This week’s post comes from guest blogger Diane Petro, who is an Archives Technician in the Archives I Research Support Branch (RD-DC), Research Services, Archival Operations – Washington, DC. Diane helps staff the research rooms at the National Archives Building and has also been working on reference activities relating to the upcoming 1940 Census release.
Photo caption: Oakland, California. Lockheed Testing Program. Waiting for routine interview before being tested for employment at Lockheed Aircraft factory, April 23, 1940. (ARC ID 532194).
Grandpa Tiffany remembers that he didn’t work a day in 1940. He said that he and Grandma Tiffany struggled all year. They even had to take in boarders to make ends meet. So why isthere a “yes” in column 21 which ask if this person was at work the week of March 24-30, 1940?
Well, let’s take a minute and see if we can get to the bottom of this by looking at the employment status columns. Seventeen questions pertain to employment in the 1940 census, and because of widespread government projects during the Depression there are two categories of work: those at work for pay or profit and those on public emergency work during the week of March 24-30, 1940.
Columns 21-24 addresses those two categories and requires a “yes” or “no” answer.
Column 21 asks if this person was at work for pay or profit during the week of March 24-30, 1940. If there is a “yes” in this column, the person performed work, full-time or part-time during the week. For example, a doctor’s or lawyers professional services may have been available at any time during the week, but he may not have actually performed any such service or received any fees. Note that if “yes” is entered in Column 21, then column 26 must indicate the number of hours the person worked during that week.
Column 22 asks if the person was not at work, was he assigned to public EMERGENCY WORK (WPA, NYA, CCC, etc.) during that week. For census purposes, even if you were assigned to public emergency work, you were still considered unemployed. Note that if “yes” is entered in column 22, then column 27 must indicate the duration of unemployment in the week/or weeks up to March 30. Grandpa should have a “no” in column 22 and column 27 will be blank.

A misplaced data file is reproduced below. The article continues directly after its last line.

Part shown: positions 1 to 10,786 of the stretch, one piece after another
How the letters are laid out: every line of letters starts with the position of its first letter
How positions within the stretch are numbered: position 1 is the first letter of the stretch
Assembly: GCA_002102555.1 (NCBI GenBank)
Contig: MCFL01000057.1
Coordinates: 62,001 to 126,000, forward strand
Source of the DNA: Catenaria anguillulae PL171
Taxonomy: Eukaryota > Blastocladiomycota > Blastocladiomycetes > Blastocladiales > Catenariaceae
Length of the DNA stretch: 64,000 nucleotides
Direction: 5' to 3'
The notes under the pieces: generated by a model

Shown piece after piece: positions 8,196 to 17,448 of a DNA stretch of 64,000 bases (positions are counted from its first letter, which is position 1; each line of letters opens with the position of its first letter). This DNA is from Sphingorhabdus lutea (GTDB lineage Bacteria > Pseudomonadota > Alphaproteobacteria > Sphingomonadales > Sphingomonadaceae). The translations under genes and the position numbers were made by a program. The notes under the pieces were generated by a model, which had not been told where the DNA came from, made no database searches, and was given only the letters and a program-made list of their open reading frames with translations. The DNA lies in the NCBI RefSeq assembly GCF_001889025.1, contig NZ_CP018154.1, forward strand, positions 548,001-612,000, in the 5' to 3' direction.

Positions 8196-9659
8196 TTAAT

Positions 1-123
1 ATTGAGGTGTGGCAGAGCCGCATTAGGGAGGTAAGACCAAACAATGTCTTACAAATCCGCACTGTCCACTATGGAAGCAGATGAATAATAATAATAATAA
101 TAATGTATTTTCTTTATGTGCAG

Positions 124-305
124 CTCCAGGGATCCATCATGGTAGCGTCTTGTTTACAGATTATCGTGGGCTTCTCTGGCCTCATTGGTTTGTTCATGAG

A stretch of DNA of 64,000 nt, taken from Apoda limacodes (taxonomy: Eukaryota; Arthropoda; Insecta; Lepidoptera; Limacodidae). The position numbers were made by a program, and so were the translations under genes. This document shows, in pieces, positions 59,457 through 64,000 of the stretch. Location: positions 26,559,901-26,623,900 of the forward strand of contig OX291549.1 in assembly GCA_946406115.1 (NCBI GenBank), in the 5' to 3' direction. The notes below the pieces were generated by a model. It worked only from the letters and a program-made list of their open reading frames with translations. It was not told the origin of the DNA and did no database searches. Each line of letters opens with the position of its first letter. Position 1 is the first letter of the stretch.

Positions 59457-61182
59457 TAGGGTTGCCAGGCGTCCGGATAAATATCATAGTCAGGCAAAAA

Column 23 asks if the person was seeking work. A person was seeking work if he was making an active effort to secure a job, or a business or professional opening. For example, did he register at an employment office, contact a prospective employers, or answer an advertisement?
Column 24 is for people who have jobs, businesses, or a professional enterprise, which they were temporarily absent from the week of March 24-30. It also includes a person who was temporarily ill, but had a job that he was returning to on his recovery. Only 2.5 percent of the population reported having a job, but not being at work. Keep in mind that the labor force in the 1940 census is defined on the basis of the activity during the week of March 24-20, and includes only people who were at work with a job, seeking work, or on public emergency working that week. In earlier censuses, gainfully employed workers were those reported as having a gainful occupation regardless of whether they were working or seeking work at the time of the census.
Now let’s take a look at Grandpa Tiffany’s census information.
In column 21 he has a “yes” and column 22 is blank. Look at column 26 and see the number of hours he worked the week of March 24-30. The column shows zero hours. So grandpa was at work, but worked no hours . . . . hmmm . . . . in that case, we need to take a look at his occupation in column 28. His occupation is listed as radio repairman, this means that he was available for work, but he may not have performed any services during that week. This can explain why there is a “yes” in column 21.
Remember the boarders that grandpa and grandma Tiffany took in? Check to see if they are listed in the household. If there were five or more lodgers listed, this was considered employment, and could be another reason why there is a “yes” in column 21.
We hope this helps with your research. Stay tuned for more tips from our 1940 Census series of blog posts!